You’ve probably heard you should be saving for your future by investing. But how much should you be investing each paycheck and how much should you have in your 401(k) or IRA?
How much should you contribute to your 401(k)/403(b)?
Some people say you should contribute 15% of your income towards your employer retirement plan. Sometimes I’ll tell people 20%, to have more than enough in retirement.
Where do those numbers come from? They are some general guidelines to follow that factor in you working from age 25 to 65, then retiring and living for another 30 years.
But 15% doesn’t consider any of your goals.
- Do you have consumer debt you should pay off first?
- Do you want to retire early at age 50? Or 40? Or 35?
- Are there alternative investments like real estate that can generate passive income to support your lifestyle?
- Do you have a defined benefit plan?
- If you own a home, do you want to pay down your mortgage faster?
- Would you better off investing in more education or starting a business?
Forget the cookie cutter answer of ‘you should save 15%‘. If you have no goals set for your future and just aren’t sure, then yes – you should save 15%.
If you can’t save 15%, save as much as you can and plan on increasing your savings over time. For more details, see how much should you put in your 401(k)?
401(k), 403(b) and 457 plan contribution limits for 2017
In 2017 you can contribute up to a maximum of $18,000 into your 401(k) if you’re younger than age 50. There is a catch-up provision that allows you to contribute an additional $6,000 more ($24,000 total) if you are age 50 or over.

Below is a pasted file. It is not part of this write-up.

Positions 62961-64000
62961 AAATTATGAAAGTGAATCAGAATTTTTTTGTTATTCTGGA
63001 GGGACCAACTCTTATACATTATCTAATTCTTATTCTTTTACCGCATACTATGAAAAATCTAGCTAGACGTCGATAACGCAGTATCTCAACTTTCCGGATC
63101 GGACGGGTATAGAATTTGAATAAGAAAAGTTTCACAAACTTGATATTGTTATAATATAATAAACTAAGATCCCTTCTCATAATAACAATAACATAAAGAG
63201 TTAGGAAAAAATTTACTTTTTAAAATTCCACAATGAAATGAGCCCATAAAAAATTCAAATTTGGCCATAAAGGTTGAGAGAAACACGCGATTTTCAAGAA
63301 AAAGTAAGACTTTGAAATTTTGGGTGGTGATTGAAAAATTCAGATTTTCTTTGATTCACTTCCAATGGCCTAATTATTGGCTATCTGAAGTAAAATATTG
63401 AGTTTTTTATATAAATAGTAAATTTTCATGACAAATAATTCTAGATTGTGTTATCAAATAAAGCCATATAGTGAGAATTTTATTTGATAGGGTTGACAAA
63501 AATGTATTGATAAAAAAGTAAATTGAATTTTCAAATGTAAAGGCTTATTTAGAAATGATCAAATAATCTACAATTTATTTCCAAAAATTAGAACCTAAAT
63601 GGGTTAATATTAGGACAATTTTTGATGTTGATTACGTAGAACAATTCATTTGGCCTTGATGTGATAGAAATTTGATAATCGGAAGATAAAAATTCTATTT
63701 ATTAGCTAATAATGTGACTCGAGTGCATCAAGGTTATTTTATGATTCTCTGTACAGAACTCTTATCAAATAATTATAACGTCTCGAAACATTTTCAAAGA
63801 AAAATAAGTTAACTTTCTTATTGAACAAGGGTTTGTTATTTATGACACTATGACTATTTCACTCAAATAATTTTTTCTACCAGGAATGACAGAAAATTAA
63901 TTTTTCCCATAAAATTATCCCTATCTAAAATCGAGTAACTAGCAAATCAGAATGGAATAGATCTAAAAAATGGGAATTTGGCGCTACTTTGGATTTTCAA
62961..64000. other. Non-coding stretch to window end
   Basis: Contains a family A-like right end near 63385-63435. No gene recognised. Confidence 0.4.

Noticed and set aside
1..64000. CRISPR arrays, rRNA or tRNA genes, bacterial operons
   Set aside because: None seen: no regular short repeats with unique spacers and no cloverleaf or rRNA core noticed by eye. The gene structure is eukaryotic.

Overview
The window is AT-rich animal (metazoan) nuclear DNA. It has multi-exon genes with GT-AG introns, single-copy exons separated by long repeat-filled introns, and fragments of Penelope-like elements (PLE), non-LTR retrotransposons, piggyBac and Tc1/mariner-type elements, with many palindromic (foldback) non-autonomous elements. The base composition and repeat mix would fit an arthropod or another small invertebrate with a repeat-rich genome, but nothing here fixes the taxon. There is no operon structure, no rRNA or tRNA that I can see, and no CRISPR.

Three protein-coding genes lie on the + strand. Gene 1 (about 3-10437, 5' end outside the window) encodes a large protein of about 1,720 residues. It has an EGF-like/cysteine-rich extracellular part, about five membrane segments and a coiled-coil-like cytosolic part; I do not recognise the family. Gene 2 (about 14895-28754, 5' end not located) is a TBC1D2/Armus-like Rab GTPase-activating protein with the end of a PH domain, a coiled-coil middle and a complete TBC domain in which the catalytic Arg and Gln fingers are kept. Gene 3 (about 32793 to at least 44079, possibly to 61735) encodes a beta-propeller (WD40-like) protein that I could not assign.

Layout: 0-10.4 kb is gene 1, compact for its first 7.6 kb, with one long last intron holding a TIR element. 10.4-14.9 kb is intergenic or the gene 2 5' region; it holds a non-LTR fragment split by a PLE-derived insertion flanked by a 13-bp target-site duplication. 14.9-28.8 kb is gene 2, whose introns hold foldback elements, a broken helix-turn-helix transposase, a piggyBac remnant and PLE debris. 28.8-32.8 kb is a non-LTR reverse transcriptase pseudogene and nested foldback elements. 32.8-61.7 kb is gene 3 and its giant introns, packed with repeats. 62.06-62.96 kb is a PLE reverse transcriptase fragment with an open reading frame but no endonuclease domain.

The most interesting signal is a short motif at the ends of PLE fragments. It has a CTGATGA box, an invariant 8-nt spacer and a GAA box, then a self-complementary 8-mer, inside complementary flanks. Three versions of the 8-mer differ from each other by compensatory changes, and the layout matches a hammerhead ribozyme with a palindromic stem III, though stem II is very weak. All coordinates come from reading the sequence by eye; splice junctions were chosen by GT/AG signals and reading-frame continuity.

|Under 50||$18,000 in 2017|
|50 or over||$24,000, including base maximum and $6,000 as an annual “catch up contribution”|
You might think there is no way you can max out your retirement plan at $18,000/year. And that may be true right now. If you’re fresh out of school earning an entry-level salary, it will be tough unless you have a higher paying job.
But if you have a dual-income household or higher paying job it’s possible. The more you can save now the more your money will compound over time and grow.
How much should you have in your 401(k), 403(b), 457 plan by age 30?
According to Fidelity (and several other studies) by age 30 you should have 1x your salary saved for retirement.
If at age 30 you’re making $40,000 gross, you should have $40,000 total in all of your retirement accounts.
The general rule of thumb assumes:
- a retirement age of 67
- a 15% savings rate
- a 1.5% constant real wage growth
- living to through 93
- an income replacement target of 45% of preretirement income (assumes no pension income).
What that means is – there are a lot of assumptions built in!
And those assumptions don’t include if you want to travel the world for an entire year at age 68, or if all you’re planning is to watch the T.V. shows you missed out on. I plan on watching all the Star Trek shows someday for what will probably be the 10th time.